Article 377A reflects an ongoing "social opening" as the GOS

tries to recast Singapore as a cutting edge (as well as

stable and secure) place to visit and live. More

characteristically, it was part of carefully managed

political exercise in which senior GOS leaders established

the parameters of discourse and then steered the machinery of

government to a preordained outcome. LKY's prominent role

suggests he remains, even in semi-retirement, the brains and

master tactician behind Singapore's social engineering.

However surprising his nod toward gay rights, his solution

was vintage LKY; i.e., utterly pragmatic. As he told the New

York Times in a recent, unrelated interview, Singapore must

"go in whatever direction world conditions dictate"; if we

are not connected to this modern world" we'll go back to the

fishing village we once were." In effect, the GOS message to

gay activists was "yes, the ban on homosexuality is unfair

and will be repealed in time; in the meantime, we'll leave

you alone."

Visit Embassy Singapore's Classified website:

http://www.state.sgo...p/singapore/ind ex.cfm

HERBOLD

Share this post


Link to post
Share on other sites

Thanks for this post, Hendry.

As reported in the press, LYK told the group, "You take this

business of homosexuality. If in fact it is true that you

are genetically born a homosexual because that's the nature

of the genetic random transmission of genes, you can't help

it. So why should we criminalize it? You have to take a

practical, pragmatic approach to what I see is an inevitable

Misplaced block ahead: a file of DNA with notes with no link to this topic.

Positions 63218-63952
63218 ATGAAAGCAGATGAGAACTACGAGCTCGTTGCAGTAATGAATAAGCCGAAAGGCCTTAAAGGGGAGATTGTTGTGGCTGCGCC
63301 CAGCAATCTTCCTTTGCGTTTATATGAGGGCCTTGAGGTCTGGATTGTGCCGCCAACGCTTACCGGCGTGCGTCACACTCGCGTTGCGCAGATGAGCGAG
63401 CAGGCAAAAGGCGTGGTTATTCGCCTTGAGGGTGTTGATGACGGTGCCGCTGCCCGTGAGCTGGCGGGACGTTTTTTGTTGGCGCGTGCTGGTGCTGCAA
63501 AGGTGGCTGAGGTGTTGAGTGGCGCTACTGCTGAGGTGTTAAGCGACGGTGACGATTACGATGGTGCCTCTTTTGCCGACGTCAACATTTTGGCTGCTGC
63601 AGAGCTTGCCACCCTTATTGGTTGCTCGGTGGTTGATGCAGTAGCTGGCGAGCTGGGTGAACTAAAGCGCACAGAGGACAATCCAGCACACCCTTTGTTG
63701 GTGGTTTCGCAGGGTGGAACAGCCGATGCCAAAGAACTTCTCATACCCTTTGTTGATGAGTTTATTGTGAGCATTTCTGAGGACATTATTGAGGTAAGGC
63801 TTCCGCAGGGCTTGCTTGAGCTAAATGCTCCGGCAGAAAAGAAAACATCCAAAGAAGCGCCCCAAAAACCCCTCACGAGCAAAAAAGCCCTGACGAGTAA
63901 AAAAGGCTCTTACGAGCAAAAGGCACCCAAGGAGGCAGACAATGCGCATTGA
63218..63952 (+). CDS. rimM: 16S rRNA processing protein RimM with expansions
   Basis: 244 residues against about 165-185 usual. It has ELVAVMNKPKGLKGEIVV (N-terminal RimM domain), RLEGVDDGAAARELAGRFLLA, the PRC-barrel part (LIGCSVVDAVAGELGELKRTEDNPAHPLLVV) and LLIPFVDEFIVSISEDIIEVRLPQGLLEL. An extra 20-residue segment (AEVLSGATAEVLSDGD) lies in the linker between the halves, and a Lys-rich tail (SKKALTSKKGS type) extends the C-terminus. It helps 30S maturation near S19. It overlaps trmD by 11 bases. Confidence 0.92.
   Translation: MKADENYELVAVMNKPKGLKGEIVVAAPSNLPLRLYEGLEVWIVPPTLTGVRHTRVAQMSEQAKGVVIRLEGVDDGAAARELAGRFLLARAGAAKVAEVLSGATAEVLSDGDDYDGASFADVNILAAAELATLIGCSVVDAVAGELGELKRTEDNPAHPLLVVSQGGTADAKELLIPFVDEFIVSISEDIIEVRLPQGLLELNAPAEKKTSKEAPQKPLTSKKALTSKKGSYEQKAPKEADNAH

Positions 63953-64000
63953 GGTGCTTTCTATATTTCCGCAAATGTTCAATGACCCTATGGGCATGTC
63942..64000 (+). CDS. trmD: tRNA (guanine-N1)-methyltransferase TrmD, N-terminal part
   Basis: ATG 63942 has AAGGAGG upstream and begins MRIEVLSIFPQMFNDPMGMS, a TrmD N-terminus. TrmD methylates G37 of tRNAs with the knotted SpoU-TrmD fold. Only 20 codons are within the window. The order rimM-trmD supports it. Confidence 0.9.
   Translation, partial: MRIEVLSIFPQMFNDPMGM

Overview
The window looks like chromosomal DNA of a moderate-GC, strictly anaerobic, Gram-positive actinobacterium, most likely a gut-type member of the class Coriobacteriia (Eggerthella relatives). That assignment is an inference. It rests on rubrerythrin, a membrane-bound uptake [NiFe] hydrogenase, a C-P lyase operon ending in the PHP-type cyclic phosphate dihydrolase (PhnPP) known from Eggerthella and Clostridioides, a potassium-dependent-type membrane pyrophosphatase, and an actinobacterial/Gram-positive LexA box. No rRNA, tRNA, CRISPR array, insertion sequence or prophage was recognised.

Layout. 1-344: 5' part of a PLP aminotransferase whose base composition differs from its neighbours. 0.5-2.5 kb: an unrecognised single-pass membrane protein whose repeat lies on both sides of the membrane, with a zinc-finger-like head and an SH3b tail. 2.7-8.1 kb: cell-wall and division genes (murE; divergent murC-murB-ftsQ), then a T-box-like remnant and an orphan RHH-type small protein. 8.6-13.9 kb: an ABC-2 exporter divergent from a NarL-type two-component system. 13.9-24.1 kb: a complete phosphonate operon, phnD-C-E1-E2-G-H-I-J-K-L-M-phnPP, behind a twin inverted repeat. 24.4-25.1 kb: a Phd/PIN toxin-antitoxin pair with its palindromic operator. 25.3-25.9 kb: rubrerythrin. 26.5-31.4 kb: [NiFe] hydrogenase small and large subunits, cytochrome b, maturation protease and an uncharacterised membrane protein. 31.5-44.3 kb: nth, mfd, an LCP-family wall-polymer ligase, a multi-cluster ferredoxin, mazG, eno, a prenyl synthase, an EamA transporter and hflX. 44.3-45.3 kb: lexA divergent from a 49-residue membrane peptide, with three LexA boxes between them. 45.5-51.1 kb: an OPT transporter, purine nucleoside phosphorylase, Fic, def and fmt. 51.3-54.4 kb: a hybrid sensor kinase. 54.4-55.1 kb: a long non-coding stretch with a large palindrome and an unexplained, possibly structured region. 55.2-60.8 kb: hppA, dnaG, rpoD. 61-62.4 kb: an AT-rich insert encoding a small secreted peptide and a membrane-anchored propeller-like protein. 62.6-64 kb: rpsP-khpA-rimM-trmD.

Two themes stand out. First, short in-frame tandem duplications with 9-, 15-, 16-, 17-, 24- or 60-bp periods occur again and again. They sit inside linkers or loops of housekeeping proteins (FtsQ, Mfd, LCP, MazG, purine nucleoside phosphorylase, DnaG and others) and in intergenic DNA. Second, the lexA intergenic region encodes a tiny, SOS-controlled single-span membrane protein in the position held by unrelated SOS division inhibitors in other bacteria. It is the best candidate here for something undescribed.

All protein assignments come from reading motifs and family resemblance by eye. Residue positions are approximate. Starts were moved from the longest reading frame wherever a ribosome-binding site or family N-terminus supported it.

force of time and circumstance."

Actually I've always had beef with this argument about 'oh you shouldn't criminalize homosexuality because we didn't choose to be gay'. Does this mean that it should be a crime if a person chooses to be homosexual?

Perhaps the most impassioned speech in the parliamentary

debate was given by NMP Thio Li-ann, who made headlines by

likening anal sex to "shoving a straw up your nose to drink."

How did this fxxker get away with comments like that?

Share this post


Link to post
Share on other sites

I can't put my opinion into words, so here's an image i've drawn

3339w0j.jpg

orca888 likes this

Share this post


Link to post
Share on other sites

Love the pic !!!

But the way recent events are going looks like 377A is going to be brought down by a different route - struck down by the courts.

This is a fuller description:

To rule a country, a LEGISLATURE is elected as a parliament which MAKES laws. The legislature can remove a law by REPEAL, but in our case, the PAP doesnt want to do it cos it will cause them votes. But the same law can be rendered inoperable (struck down) by a non elected JUDICIARY. This is exactly what is pending at the Court of Appeal. But whether the PAP government is encouraging the judiciary to do so, i cannot say.

Share this post


Link to post
Share on other sites

i do not call friends of family 'dumbass' if they vote for the PAP or opposition. to each his choice, respect each others choice.

Share this post


Link to post
Share on other sites

A picture tells a thousand words - well done...even though it is a bit sad

Share this post


Link to post
Share on other sites

Click clock,

Lets hope in a few months, if 377A is struck down, you can draw another picture with the wall broken by a judge's gavel !!

I will then print it out, frame it and hang it on my living room wall (with your permission of course !)

SP

Share this post


Link to post
Share on other sites
Guest
This topic is now closed to further replies.
Sign in to follow this  
Followers 0